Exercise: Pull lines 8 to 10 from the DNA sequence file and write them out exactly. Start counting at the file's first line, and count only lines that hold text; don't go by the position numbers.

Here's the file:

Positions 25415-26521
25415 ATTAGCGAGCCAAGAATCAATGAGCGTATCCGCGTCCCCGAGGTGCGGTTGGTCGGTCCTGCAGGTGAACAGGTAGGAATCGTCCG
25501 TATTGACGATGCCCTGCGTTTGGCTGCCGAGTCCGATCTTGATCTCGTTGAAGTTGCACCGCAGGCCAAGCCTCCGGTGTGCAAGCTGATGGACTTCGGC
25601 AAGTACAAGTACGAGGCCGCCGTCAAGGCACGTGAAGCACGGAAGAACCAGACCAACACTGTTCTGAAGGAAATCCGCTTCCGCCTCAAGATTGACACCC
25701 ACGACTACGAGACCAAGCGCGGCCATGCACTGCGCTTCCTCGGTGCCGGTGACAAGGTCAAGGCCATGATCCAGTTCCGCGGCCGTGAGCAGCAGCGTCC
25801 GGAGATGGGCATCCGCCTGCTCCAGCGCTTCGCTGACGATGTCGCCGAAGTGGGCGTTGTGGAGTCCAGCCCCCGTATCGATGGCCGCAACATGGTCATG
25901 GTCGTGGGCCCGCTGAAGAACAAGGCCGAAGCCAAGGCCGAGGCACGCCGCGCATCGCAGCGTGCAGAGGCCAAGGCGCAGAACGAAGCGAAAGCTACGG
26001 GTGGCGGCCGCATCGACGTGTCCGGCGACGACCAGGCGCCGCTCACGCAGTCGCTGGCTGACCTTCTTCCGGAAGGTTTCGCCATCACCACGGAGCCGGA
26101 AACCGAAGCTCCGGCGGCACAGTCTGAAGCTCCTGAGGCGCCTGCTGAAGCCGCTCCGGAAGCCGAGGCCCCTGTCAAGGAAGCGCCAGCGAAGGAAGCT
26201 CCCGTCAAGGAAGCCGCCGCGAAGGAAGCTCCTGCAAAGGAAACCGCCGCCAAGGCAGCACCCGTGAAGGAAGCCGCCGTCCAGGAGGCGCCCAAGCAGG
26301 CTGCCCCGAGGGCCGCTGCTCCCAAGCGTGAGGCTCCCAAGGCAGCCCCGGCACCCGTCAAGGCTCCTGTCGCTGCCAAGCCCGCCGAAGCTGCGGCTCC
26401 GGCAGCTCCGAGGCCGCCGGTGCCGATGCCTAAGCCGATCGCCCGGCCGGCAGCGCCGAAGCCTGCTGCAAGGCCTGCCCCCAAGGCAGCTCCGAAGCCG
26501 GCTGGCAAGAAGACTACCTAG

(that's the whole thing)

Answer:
26001 GTGGCGGCCGCATCGACGTGTCCGGCGACGACCAGGCGCCGCTCACGCAGTCGCTGGCTGACCTTCTTCCGGAAGGTTTCGCCATCACCACGGAGCCGGA
26101 AACCGAAGCTCCGGCGGCACAGTCTGAAGCTCCTGAGGCGCCTGCTGAAGCCGCTCCGGAAGCCGAGGCCCCTGTCAAGGAAGCGCCAGCGAAGGAAGCT
26201 CCCGTCAAGGAAGCCGCCGCGAAGGAAGCTCCTGCAAAGGAAACCGCCGCCAAGGCAGCACCCGTGAAGGAAGCCGCCGTCCAGGAGGCGCCCAAGCAGG